Ivy Building, 2019. Oil on jute, 13 × 9 inches
In the 1990 Tetris-style videogame Dr. Mario, the little doctor stands in the top right of the screen, tossing brightly coloured capsules down for the player to manipulate and align with their respective viruses. The little doctor wears a lab coat, existing here only as a pill-tossing mass of pixels. Crudely drawn up-close but somehow seamless from afar.
While advances in technology have finessed the quality of images that populate our channels of observation, no matter how HD an image, zoomed in it’s still pixels. This phenomenon is echoed in the work of artist, Jenny J. Lee. Cold Turkey, presented by Lulu, features small-scale works in large spacious rooms and echoing hallways. The works are painted on jute—its sizeable, open teeth parrot the topographic aesthetic of pixels. A stack of tires, a pile of pumpkins gnarled with edemas, an old stone facade overgrown with ivy—snapshots that echo the banality of image production heighten this digital aesthetic by virtue of its paradoxical, traditional execution. If you look closely, how clearly do you really see? Cold Turkey is on view at La Maison De Rendez-Vous until December 14th. -Rebecca Storm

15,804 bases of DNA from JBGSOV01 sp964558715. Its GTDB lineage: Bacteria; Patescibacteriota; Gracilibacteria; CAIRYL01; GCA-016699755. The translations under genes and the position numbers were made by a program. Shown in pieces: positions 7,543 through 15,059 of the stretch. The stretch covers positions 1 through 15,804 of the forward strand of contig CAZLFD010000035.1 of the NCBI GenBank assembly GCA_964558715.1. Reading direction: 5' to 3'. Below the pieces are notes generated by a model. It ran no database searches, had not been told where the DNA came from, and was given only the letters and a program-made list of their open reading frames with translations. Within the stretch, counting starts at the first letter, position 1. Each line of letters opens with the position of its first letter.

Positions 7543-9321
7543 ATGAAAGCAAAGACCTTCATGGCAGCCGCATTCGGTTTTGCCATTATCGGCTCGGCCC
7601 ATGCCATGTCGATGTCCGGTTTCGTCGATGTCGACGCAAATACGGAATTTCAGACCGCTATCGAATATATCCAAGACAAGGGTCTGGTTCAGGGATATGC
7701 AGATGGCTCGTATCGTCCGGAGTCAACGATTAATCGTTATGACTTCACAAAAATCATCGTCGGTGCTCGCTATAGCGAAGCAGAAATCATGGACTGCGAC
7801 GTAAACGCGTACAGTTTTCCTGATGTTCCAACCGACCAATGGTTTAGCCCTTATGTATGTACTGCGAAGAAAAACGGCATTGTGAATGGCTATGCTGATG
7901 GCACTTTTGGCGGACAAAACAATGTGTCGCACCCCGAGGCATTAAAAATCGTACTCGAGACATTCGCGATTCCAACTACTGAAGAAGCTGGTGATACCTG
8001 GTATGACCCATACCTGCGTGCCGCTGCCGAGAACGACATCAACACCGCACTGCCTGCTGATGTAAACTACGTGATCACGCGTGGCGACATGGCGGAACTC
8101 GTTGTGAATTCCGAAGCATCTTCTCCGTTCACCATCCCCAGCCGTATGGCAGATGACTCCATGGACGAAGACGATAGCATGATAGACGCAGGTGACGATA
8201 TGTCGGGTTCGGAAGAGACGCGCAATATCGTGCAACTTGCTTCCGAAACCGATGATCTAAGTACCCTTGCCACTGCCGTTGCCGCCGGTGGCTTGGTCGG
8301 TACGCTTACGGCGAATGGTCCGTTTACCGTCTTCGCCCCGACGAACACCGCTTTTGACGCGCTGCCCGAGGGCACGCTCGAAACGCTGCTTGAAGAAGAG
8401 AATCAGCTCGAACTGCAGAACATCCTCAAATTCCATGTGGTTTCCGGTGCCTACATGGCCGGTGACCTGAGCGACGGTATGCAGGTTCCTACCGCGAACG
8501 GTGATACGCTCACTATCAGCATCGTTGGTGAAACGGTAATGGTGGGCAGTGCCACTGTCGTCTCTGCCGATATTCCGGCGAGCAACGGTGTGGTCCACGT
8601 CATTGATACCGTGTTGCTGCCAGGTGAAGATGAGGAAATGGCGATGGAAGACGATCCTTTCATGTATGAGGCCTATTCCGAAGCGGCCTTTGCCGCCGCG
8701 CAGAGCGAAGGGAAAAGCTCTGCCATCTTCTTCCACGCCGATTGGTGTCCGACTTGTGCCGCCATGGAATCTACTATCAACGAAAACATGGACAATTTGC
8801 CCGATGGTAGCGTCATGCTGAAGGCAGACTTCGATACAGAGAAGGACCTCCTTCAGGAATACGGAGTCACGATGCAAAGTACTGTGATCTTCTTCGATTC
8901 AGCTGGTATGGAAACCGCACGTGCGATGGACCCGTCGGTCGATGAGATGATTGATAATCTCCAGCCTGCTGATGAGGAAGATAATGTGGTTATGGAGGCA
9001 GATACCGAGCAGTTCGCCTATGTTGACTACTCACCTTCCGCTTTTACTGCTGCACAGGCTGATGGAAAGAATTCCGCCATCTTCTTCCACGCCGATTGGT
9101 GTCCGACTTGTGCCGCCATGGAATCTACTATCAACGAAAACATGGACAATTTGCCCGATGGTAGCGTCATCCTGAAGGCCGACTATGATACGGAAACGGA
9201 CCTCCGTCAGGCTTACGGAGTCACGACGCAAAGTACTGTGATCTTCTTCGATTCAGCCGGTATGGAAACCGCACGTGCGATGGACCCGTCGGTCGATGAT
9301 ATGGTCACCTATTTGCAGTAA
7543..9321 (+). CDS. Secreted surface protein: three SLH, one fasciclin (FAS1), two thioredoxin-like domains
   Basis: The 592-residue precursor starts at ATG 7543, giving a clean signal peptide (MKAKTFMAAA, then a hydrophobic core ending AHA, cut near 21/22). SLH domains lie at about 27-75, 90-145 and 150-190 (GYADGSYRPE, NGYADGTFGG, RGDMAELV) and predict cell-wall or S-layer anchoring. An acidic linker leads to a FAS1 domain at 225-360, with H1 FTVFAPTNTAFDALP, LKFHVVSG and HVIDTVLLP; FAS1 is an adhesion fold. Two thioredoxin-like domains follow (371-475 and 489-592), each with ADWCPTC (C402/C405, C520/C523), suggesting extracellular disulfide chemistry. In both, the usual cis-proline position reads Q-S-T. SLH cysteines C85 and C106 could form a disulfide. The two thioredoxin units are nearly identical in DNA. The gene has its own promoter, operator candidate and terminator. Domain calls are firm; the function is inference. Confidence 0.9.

Pumpkins, 2019. Oil on jute, 10 × 10 inches
Tires, 2019. Oil on jute, 9 × 11 inches
Untitled, 2019. Oil on jute, 8 × 6 inches
Hedges, 2019. Oil on jute, 10 × 13 inches
© 2019 The Editorial Magazine